“Yes, father,” she said, dropping the pretense in this desperate hour, “I loved a zombie. I loved him in all the ways a woman can love.” She cupped herself through the labcoat. “I gave him these and more, and …and yes, I will love again.”
“And you, Tak?” asked Pidsby.
Tak cupped his crotch. “I loved him like a brother,” he said vehemently. He leaned forward too, his crotch against Pidsby’s desk, oak to walnut, a promise traveling the length of his length to the very foundations of the Scientific Paramilitary Inquiry & Tactics division of T.A.K.E, of which he was on loan from the United States. “I’m behind Lenore one hundred percent. I’ll love her the same.”
Pidsby clenched his jaw. He stood. He leaned. His desk wasn’t that large. Tak and Lenore moved back a bit.
Eye to eye he said the words that would, by whatever gods were available and listening, be those which saved mankind. “With you behind her, we’ll make sure these things get their full comeuppance. Godspeed, Agent Brazton.”
“We keep the zombies in cold storage,” she said as they raced to the elevator. Tak stabbed the button. Hard. Lenore swept a lock of red hair back in place. Hard.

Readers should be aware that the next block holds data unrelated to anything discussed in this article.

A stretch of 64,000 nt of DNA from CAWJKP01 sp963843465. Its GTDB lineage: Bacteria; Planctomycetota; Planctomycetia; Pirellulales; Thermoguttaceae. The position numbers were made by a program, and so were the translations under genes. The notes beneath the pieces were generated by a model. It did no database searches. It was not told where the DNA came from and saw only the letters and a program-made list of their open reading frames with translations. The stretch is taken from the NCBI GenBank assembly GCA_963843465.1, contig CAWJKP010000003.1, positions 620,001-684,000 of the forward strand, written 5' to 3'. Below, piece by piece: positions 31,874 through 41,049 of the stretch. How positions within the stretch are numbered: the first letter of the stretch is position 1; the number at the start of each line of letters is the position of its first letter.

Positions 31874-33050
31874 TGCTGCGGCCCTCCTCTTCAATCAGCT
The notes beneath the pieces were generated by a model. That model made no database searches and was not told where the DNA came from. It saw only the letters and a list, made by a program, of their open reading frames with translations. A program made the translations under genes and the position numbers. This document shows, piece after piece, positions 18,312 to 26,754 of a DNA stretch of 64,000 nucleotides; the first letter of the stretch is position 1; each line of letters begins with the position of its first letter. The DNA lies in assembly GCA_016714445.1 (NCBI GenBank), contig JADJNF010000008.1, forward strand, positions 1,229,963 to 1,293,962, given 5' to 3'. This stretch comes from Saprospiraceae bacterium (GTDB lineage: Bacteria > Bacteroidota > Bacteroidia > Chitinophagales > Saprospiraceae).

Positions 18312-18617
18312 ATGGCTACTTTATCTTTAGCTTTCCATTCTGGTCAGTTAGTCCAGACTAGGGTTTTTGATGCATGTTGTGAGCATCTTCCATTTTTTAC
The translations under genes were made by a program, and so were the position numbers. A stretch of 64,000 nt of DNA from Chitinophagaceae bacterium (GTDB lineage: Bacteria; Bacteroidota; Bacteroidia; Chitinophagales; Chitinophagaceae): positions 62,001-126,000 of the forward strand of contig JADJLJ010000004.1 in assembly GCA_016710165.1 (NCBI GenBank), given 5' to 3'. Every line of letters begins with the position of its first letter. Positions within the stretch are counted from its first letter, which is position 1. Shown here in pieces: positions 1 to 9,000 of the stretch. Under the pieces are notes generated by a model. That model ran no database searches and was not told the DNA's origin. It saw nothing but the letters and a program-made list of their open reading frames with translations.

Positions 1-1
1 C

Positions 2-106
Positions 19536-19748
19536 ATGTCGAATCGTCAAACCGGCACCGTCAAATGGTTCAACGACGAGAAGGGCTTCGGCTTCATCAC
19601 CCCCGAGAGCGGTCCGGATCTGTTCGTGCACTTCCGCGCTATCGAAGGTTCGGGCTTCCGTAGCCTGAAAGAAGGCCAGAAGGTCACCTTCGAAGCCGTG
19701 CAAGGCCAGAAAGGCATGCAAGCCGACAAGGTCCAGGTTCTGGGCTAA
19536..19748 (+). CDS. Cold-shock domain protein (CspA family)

“Rex bit three other people before he ever got around to attacking me.”
“Damn the secrets of lovers!”
“What about us, Tak? Are there any secrets between us?”
The elevator was slow. This could potentially be their last mission. “I’m not really circumcised, I just have hella foreskin control.” She deserved to know.
Her eyes softened. “Thank you.”
They waited quietly for the elevator.
The elevator came. They raced to the zombies.
The zombies were fricking hideous, and smelled, being mostly thawed. It would have to do. “Wrap them to go,” Lenore Tidsby, the fabulous scientist no man had yet tamed told the young science whiz in the wheelchair who had never learned to express his true yearning for an unbound life in any way outside of dissecting something. She felt sorry for him. Victoria in R&D had said she’d go down on him if he’d only asked.
“But,” he wanted to caution Lenore, which was all he said because she slapped the hell out of him.
“This is a global extinction Pandora level event, Potter. You load them in the truck and then call your mum. It may be your last chance.”
“Yes, ma’am.” He wheeled around to Tak. “Agent Braz—”
Tak slapped the hell out of him. “Man up. You carrying a weapon?”
Tak slapped the hell out of him. “Here. First name ‘Last,’ last name ‘Resort.’ You understand me?”
The young man fumbled his glasses from his chin to his eyes. “Yes, sir,” he said through tears.